Avoiding Probate


Probate is the process of going through the probate court to have your belongings distributed to your heirs.  If you have a last will and testament the probate court will first ensure that it has been properly created and executed, as it will serve as written instructions that the court and your executor will follow to distribute all your belongings mentioned in the last will and testament to the beneficiaries you name in your last will and testament.  However, even if you have a last will and testament you will not be avoiding probate, but will have your belongings or estate taken through the probate court by way of your written instructions in a last will and testament.  Taking some action to take advantage of avoiding probate can sometimes eliminate the need to have anything in your belongings or estate to go through the probate court at all.

The probate process can take several months or years depending on the size of your estate and the type of belongings you have to distribute.  Also it can be expensive with court fees and usually lawyer fees.  The total cost can be around $1000 to $10,000-$30,000 or more depending on the situation.

Passing assets outside of probate keeps them private, avoids will contests — for instance, when blood relatives are hostile toward a domestic partner or new spouse — and simplifies planning for elderly people with just one child they wish to benefit.

For some people, going through probate will not be too big of a hassle.  The State of Georgia has a pretty good website with helpful resources such as definitions of terms, explanations of procedures and even some fillable forms.  However, there are some common and even simple ways to avoid probate for some of your most important and valuable belongings.

Write a Living Trust

A living trust places your assets and property “in trust” which are then managed by a trustee for the benefit of your beneficiaries. It allows you to avoid probate entirely because the property and assets are already distributed to the trust before your death.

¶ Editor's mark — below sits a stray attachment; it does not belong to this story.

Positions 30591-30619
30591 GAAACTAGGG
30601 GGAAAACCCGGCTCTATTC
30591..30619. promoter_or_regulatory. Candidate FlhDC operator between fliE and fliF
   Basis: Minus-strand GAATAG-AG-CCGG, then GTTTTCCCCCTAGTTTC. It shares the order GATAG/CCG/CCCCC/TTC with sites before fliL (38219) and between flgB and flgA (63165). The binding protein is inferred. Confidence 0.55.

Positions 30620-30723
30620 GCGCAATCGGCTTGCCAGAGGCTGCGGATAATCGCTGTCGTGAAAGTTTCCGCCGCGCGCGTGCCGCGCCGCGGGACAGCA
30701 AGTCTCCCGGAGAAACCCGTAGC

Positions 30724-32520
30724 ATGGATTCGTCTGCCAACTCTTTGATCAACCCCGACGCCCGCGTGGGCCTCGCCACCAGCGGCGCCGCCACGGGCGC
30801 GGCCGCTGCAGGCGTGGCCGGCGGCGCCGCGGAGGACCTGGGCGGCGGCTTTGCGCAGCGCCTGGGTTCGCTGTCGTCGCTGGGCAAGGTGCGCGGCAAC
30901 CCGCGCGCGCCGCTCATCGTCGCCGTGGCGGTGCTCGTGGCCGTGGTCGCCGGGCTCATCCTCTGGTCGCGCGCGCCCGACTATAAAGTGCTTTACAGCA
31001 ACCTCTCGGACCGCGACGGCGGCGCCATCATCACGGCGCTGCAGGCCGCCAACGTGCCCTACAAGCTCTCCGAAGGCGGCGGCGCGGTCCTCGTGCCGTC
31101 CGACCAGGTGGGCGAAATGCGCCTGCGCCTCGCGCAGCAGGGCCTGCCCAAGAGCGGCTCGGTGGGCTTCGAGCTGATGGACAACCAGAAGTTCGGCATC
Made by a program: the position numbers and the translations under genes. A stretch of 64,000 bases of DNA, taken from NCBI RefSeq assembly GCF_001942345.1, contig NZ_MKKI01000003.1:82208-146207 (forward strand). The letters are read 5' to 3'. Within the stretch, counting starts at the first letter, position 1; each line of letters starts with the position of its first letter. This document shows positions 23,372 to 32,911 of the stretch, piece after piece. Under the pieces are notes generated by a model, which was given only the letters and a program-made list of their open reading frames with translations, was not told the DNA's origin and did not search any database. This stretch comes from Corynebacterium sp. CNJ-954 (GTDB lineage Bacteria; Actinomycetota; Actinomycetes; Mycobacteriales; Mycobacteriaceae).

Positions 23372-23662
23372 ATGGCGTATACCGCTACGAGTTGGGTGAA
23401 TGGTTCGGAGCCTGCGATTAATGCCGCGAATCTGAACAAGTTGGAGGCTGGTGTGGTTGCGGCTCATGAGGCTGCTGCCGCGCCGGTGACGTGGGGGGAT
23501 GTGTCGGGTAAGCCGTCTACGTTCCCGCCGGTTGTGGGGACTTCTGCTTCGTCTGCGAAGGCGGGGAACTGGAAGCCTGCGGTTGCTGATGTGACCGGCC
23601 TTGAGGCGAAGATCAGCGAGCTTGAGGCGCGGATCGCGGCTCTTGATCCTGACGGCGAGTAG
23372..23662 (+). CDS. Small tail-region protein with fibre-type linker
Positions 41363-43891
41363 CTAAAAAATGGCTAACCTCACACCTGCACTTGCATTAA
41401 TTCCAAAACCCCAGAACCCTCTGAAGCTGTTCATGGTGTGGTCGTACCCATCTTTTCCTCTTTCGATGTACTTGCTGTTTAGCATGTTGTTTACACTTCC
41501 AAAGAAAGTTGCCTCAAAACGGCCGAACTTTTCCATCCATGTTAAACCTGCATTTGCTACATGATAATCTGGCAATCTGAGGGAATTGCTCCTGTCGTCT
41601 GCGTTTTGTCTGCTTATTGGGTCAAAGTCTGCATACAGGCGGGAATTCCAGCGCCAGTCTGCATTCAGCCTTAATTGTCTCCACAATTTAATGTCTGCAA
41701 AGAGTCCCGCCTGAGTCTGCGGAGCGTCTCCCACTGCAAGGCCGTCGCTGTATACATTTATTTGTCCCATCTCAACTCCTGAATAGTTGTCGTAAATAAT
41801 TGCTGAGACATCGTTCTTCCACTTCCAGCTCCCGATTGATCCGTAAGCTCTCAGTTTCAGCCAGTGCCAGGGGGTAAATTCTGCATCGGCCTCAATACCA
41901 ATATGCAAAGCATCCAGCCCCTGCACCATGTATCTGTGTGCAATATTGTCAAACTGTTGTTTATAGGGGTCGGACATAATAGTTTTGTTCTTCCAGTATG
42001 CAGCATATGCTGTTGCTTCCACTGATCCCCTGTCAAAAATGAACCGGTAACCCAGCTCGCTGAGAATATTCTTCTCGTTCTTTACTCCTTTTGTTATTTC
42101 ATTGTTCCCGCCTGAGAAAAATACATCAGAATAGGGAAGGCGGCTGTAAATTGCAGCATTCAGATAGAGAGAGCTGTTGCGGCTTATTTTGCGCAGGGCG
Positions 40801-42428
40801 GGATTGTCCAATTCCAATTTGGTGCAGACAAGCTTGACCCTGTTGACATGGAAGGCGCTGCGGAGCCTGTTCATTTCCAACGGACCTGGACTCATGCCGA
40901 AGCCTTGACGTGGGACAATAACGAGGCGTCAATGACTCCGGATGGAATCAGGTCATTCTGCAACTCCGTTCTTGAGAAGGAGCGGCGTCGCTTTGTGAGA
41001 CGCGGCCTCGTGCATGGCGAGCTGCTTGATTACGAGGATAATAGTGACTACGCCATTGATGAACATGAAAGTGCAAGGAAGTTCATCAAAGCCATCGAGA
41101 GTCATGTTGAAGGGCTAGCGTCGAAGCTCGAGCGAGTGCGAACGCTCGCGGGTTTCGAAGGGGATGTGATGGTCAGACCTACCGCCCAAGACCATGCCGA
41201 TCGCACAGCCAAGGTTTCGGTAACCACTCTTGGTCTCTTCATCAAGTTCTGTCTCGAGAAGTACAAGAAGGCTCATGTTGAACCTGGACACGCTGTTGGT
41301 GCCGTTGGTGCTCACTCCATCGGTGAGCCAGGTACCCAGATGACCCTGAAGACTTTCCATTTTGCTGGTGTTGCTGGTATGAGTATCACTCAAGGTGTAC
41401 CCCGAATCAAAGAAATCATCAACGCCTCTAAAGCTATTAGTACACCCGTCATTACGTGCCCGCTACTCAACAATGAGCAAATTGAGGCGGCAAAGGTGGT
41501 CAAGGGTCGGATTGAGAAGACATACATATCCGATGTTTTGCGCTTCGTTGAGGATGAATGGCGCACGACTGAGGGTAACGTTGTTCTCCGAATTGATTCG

Name beneficiaries on your retirement and bank accounts

Many of our most valued assets allow us to name beneficiaries.  Take the time to actually name a beneficiary or beneficiaries for bank accounts, investments and retirement plans.  There are payable on death accounts, such as life insurance policies, pension plans, 401K plans, IRA accounts, stocks and bonds.

All you need to do is request and fill out the payable on death forms that your brokerage company or bank can provide. Remember, if you are married, some of these accounts automatically may be partially owned by your spouse if opened while you were married. But by taking the time to fill out these forms, you ensure that the proceeds are immediately dispersed at death to whoever is named as your beneficiary(ies) without having to pass through probate – sparing a lot of time and a lot of expense.

If you get divorced or relationships change, remember to change the beneficiaries if those individuals are named as beneficiaries and you would not want them as one any longer.

Changing Deeds and Titles of Property Ownership

In Georgia the most common way real estate is held is as a joint tenancy.  Which means if either of the “joint tenants” or owners of the real estate property were to die the property would be divided and the spouse would most likely own a third of that deceased owner’s half and the deceased owner’s children would divide the remaining 2/3 of the real estate property.  This can obviously be a problem as real estate is not something you easily can divide up like cash.

However, you can change the deeds or titles to add additional owners, such as your children or spouse and have the property ownership deeded to say “joint tenants with right of survivorship” this means if either of the owners listed dies, the remaining owners receive that deceased owner’s share of the property.  So if parents title their children onto a real estate property deed as joint tenants with right of survivorship, the children will instantly become full owners of the real estate property the second the last parent dies.  The transfer occurs without involving the probate court.  You can do this with anything that has a deed or title attached to it like real estate property or vehicles for examples.

There can be tax ramifications here if the real estate property is receiving a “senior citizen” discount on property taxes or even income taxes as receiving property becomes an increase in income.   A tax advisor should be consulted for this and many forms of avoiding probate to ensure you have a full grasp and picture of what you choose and how it could affect your overall tax liability.

Feel free to contact our office if you would like further information specific to your situation about how you can take advantage of avoiding probate or would like to begin the process by having real estate deeds written up as “joint tenants with right of survivorship”, having a living trust created, or even a last will and testament written.

Related Posts
  • Dividing Assets After Divorce: How Is It Done? Read More
  • Living Will and Healthcare Power of Attorney Read More
  • New Year’s Resolution: Get a Last Will and Testament Read More